Endodontic Retreatment

With proper care, most teeth that have had endodontic (root canal) treatment can last as long as other natural teeth. In some cases, however, a tooth that has received endodontic treatment fails to heal. Occasionally, the tooth becomes painful or diseased months or even years after successful treatment.

If your tooth has failed to heal or has developed new problems, you have a second chance. Another endodontic procedure may be able to save your tooth.

 

An example of a tooth with inflamed tissue
Inflamed Tissue
A visual of removing fillings from a tooth
Filling Removed
A representation of a tooth with its canals cleaned
Canals Cleaned
An illustration of new root filling material placed into a tooth's canals
Root Material Placed
An example of a tooth's filling restored by new root canal filling
Filling Restored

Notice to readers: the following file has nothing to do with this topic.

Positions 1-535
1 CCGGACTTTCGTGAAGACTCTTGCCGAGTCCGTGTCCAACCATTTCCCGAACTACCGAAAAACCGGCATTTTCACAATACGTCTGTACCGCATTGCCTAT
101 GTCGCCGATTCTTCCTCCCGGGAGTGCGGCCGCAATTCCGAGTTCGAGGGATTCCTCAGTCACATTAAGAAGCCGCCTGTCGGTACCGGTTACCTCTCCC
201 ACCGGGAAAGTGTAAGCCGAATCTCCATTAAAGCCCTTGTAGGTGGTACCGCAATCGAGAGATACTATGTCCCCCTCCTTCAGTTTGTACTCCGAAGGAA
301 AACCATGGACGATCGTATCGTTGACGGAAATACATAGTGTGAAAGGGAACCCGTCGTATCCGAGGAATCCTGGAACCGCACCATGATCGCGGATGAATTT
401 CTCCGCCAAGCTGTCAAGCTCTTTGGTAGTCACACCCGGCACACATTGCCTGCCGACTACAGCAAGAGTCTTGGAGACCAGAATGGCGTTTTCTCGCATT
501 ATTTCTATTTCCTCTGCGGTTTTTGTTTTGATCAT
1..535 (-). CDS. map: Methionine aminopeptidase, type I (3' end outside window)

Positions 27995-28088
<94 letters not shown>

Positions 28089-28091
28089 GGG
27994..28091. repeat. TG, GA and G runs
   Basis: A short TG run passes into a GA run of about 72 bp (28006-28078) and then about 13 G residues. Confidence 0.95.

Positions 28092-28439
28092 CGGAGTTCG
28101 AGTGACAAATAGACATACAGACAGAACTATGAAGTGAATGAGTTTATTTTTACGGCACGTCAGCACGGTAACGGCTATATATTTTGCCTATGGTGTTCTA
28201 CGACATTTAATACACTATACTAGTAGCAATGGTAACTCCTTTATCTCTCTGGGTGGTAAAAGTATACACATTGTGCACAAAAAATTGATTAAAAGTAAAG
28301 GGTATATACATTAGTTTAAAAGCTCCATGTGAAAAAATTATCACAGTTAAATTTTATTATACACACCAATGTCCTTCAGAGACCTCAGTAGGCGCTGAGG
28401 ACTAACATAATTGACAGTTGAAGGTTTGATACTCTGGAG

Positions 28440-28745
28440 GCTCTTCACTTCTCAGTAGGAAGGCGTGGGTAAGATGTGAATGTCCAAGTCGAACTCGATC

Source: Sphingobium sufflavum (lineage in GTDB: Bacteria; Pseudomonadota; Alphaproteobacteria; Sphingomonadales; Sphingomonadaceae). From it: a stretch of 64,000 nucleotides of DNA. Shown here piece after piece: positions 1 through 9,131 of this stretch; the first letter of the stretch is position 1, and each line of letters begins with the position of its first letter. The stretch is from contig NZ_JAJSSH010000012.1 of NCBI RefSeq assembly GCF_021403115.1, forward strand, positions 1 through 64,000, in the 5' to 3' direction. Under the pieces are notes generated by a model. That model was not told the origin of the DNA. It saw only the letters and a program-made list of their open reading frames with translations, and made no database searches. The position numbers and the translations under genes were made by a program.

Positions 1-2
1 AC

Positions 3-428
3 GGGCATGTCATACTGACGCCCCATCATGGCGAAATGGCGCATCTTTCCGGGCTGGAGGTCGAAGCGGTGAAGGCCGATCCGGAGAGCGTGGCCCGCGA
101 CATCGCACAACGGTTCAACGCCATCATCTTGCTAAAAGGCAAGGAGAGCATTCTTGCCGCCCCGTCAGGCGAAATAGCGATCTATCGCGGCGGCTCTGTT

A representation of a fully healed tooth by new root canal filling placed
Healed Tooth

In some cases, new problems can influence a tooth that was successfully treated:

  • New decay can expose root canal filling material, causing infection.
  • A cracked or loose filling or crown can expose the tooth to new infection.

Once retreatment has been selected, your tooth will be reopened and the previously placed filling material removed. After the canals have been cleaned and examined, a new filling will be placed in the roots and the tooth sealed.

At this point, you will need to return to your dentist within a few weeks in order to have a new crown or restoration placed on the tooth.